The Crockford Club House first opened June 7, 1891 with John Miller & Samuel Weil proprietors. The two, who operated a saloon in the city, invested over $12,000 into the pleasure park located at the end of the Washington Ave line. Patrons could take a short streetcar ride to get rest and relaxation from the city. The Crockford had a large clubhouse with a tower, shown above. Large grounds around the clubhouse offered croquet and lawn tennis, a bowling alley, and summer houses. The club reopened in 1892 with only Miller listed as the owner, and the name Miller’s Club House first appears.
Despite advertisements touting an upscale reputation, the clubhouse became a noted gambling club. It was located across from the old Tri-State Fairgrounds, and on the 2nd floor there was a large room for guests to watch the races.
The pleasure park was largely a failure. It reopened several times but ultimately closed in 1907 when it could not get a new liquor license.
F Grote Manufacturing bought the land in 1912 and planned to build a new plant along the Ohio Valley Railroad (US 41 now traverses where the RR tracks once crossed Washington). Even though detailed plans were published in the paper, it is not clear if the plant was ever built. The company was never listed at the new location in the city directories or articles, and 1920’s bungalows soon replaced the old Miller’s club house.
Within the past ten years, the houses that replaced the clubhouse were also torn down. A combination McDonald’s/gas station now occupies the half block.
The Evansville Philharmonic Orchestra and Chorus is gearing up to present a beautiful, historic performance titled Britten’s War Requiem: A Tribute To Our Veterans. The performance will take place November 15th at 7:00 p.m. in observance of the 100th anniversary of World War I.
Benjamin Britten’s War Requiem was first performed on May 30, 1962, and was commissioned to mark the consecration of the new Coventry Cathedral in England, which was built after the original fourteenth-century structure was destroyed in a World War II bombing raid.
More than fifty years after its premiere, Britten’s War Requiem remains one of the most lyrical, haunting, and poignant choral works performed today. The Orchestra is joined by organ, soloists, chorus, chamber orchestra and boys’ choir to portray Benjamin Britten’s musical imagery of war and peace. The composer created this masterpiece by weaving together texts from the Latin Mass with shocking depictions of battle by Wilfred Owen, a British poet who died in World War I.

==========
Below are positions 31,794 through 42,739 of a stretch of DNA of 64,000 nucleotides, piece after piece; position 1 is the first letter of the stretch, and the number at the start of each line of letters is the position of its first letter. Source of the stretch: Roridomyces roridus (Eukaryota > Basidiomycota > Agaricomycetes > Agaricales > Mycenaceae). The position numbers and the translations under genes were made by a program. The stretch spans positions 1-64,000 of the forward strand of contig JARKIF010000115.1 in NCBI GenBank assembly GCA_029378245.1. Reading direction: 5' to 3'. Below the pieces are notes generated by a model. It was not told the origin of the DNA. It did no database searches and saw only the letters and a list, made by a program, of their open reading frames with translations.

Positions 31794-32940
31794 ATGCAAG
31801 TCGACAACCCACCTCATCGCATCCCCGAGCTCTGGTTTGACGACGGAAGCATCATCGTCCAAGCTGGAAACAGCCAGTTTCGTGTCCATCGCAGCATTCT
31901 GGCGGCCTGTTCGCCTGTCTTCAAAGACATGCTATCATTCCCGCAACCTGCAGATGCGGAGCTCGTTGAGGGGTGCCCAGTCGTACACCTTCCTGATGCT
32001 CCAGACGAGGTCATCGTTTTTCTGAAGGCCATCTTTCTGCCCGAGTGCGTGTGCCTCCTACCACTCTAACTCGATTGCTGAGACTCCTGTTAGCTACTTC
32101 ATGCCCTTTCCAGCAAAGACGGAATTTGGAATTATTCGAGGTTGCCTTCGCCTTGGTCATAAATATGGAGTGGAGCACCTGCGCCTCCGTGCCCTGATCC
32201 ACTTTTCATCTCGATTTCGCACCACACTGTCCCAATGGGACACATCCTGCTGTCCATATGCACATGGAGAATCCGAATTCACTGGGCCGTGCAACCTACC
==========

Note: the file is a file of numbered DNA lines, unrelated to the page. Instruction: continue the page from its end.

Leading up to the November 15th performance, the community will host a series of free symposiums about the history and background of War Requiem. The times and locations of these discussions are as follows:
Wednesday, October 29, at 7 p.m. The first symposium will be held in Kleymeyer Hall (Liberal Arts 0101) at the University of Southern Indiana. This symposium will be led by Dr. James MacLeod, Professor of History at the University of Evansville; Dr. John Jordan, Professor of Music History and Literature at the University of Evansville; and Maestro Alfred Savia, Music Director for the Evansville Philharmonic Orchestra. The symposium’s focus will be on remembering World War I and World War II.
Wednesday, November 5, at 7 p.m. Held in SB 170 at the University of Evansville, the second of the symposiums will be led by Dr. James MacLeod, Dr. John Jordan, and Maestro Alfred Savia, and its focus will be the life and work of Benjamin Britten.
Wednesday, November 12, at 12 p.m. The final symposium will be held at the Arts Council of Southwestern Indiana (318 Main Street). This symposium will be led by Dr. James MacLeod and Maestro Alfred Savia, and its focus will be the War Requiem and its performance. This symposium will be free and presented as a Brown Bag Luncheon (bring your own lunch).
Tickets are still available for the performance on November 15th at 7:00 p.m. It will feature Janice Chandler Eteme as soprano, Matt O’Neill as tenor, and Jon Truitt as baritone. The Evansville Philharmonic Chorus will be led by Director Andrea Drury, and the Children’s Chorus (auditioned from area schools) will be led by Director Ben Boyer.